The kunpen looks different from others, but the flavor differs even more. There is a crack on the side of each kunpen, and they are more irregular than others. The gawa smells and tastes like a good egg cookie - wholesome, simple, only slightly sweet. Very sincere, the gawa is just sweet enough. There is very, very little filling, and like many historical, traditional sweets, it is not very sweet at all. We have come to expect the super-sweetness of modern confections, mass-produced in an age of abundant, cheap corn syrup, but this filling contains both peanut butter and sesame and has that crystalline crunchiness that you find in middle-eastern sesame sweets.

The sweetness of the kunpen comes from the bun. At first impression, there seems too little filling for size of the bun, but when you taste it, you realize that any more of this filling would be overwhelming. It really is something to experience. The filling is more smoky than sweet, with a really intense sesame flavor that fills the mouth and shoots from the nose, exploding in the short moment when you hit it. The rest of the time, you are contentedly chewing through the mild bun in high-carb bliss.

Any kunpen is a bit dry without a beverage, but with a cup of straight tea - assam in my case - this kunpen was flowery, fragrant, and wonderful.

Sweets like this heighten the senses with subtle flavors and mild sweetness, letting the ingredients shine through, unlike the bludgeoning effect of some more modern creations, most of which are advertised by smug-yet-inclusive voice-overs saying, "Treat your family to the new Cro-Magnon butter-scotch and fudge brownie three-scoop ice cream sundae at Fatty Fridays. Come on a weekday and get a coupon for free dialysis with every order."

知念製菓 Chinen Seika

This was the last stop on my kunpen parade through Shuri. The store is small but new, right on the main tourist street, and behind the counter was none other than the "ni-dai-me" or second-generation president, the father of the "san-dai-me" or third generation who currently heads the company.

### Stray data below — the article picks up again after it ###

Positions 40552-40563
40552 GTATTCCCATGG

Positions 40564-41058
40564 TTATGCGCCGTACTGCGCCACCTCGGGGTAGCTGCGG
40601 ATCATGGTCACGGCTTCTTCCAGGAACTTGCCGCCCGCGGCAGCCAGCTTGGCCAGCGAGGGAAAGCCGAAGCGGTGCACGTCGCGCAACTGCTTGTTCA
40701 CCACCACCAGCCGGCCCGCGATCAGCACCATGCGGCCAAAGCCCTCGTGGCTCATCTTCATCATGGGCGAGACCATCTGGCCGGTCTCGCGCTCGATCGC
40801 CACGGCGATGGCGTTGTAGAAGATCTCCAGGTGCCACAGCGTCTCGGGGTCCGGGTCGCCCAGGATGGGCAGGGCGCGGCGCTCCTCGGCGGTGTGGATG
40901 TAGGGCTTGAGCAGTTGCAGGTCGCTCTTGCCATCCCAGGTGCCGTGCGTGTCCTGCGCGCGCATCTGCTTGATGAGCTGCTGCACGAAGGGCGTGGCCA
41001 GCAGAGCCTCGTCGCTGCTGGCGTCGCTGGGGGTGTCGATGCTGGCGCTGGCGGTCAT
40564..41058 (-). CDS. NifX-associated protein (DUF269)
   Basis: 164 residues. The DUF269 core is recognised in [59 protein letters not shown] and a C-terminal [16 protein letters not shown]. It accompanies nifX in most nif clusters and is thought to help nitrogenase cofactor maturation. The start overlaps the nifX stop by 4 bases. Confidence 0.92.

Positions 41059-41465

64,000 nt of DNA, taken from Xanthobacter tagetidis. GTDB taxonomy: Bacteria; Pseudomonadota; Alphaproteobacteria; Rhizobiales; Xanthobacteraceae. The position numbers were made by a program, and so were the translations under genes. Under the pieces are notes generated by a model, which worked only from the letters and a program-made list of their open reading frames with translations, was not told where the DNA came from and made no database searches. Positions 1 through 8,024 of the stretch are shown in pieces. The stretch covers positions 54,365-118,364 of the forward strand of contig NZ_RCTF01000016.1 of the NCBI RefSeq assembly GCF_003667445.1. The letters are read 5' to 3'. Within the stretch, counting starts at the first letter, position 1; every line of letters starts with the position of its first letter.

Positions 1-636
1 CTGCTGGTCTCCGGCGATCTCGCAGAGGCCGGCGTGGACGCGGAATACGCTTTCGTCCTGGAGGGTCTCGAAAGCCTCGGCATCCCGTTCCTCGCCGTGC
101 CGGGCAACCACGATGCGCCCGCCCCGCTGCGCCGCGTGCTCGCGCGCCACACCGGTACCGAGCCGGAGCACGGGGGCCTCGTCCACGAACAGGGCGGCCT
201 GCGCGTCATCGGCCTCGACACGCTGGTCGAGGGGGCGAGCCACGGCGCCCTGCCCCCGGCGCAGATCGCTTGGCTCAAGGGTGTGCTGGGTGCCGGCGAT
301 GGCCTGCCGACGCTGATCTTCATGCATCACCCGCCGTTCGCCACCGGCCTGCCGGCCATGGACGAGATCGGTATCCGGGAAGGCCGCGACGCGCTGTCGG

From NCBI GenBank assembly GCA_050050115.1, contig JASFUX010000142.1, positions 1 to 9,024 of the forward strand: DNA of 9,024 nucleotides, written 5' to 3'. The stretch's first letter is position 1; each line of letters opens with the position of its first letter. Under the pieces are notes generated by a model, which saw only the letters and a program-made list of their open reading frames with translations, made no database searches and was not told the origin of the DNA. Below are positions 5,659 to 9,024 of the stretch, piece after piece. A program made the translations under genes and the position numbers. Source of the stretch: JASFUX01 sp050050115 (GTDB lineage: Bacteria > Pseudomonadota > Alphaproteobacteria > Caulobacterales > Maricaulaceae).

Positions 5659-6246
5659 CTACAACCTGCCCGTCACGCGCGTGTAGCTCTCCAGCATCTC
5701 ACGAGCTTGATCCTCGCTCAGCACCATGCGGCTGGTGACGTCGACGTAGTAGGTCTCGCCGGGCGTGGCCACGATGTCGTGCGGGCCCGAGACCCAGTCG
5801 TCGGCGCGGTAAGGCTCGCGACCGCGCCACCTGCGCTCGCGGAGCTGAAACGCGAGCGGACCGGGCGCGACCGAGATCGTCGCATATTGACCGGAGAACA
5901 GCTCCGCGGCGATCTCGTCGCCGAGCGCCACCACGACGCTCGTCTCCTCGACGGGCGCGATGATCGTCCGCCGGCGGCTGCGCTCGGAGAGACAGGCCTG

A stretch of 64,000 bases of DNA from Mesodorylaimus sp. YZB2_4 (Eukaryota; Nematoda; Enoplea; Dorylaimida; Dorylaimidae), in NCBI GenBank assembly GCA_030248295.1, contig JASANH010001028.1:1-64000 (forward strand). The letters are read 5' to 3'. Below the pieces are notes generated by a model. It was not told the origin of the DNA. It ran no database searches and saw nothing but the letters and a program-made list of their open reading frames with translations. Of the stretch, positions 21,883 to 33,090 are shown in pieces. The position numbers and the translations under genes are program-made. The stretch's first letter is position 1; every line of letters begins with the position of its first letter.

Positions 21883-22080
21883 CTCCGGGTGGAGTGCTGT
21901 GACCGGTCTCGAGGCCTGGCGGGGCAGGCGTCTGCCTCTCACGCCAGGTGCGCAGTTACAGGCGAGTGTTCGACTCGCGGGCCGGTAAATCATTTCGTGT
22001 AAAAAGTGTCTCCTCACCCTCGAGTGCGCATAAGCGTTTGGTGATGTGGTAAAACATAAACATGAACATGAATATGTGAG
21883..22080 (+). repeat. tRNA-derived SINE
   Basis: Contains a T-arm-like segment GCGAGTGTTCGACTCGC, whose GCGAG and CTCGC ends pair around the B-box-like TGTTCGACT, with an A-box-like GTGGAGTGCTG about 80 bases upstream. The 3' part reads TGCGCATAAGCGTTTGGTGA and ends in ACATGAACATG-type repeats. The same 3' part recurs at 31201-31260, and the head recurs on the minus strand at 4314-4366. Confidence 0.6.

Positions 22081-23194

Chinen Nidaime
The Nidaime was wily and challenging when I asked him about kunpen. He made it clear that Shuri is the place to find real kunpen and that Chinen was very popular. I asked him about other traditional sweets, and he said that when he is asked for authentic chinsuko (a kind of Okinawan shortbread), he sends people to Arakaki-Kami, but he isn't budging on the quality of his kunpen or the new mainland Japanese sweets being introduced by his son, the Sandaime. It turns out that the new young president studied Wagashi (mainland Japanese sweets) on Honshu and is introducing new items like Yabure-manju to raise the profile of Chinen even further.
Chinen Kunpen
Now back to the Chinen kunpen. Chinen kunpen are for people who love nuts. When you open the bag, you get a wonderful puff of peanut fragrance. When you cut one in half, you can see the whole sesame mixed into the filling. The bun is chewier than most others and a little sweeter than the more traditional Arakaki-Kami kunpen. With this kunpen, the filling is the star by far. First of all, there is a lot of filling in each kunpen. And then there is the texture - you can feel the individual sesame seeds, and biting down on them changes the flavor has you chew. The filling also has that crystalline crunchiness you get in middle eastern sesame sweets, and the fragrance and flavor of the peanut butter is terrific. This is very strong, flashy, bold kunpen - sweeter and stronger than Zaha or Arakaki-Kami. The flavor holds its own with pretty much any beverage. I had this with a homemade cafe-au-lait and did not regret it one little bit.

And so I conclude my Quest for Kunpen. I very much enjoyed going in deep on this easily-overlooked part of Okinawan cuisine. I hope you try it for yourself.

This is the third of four installments: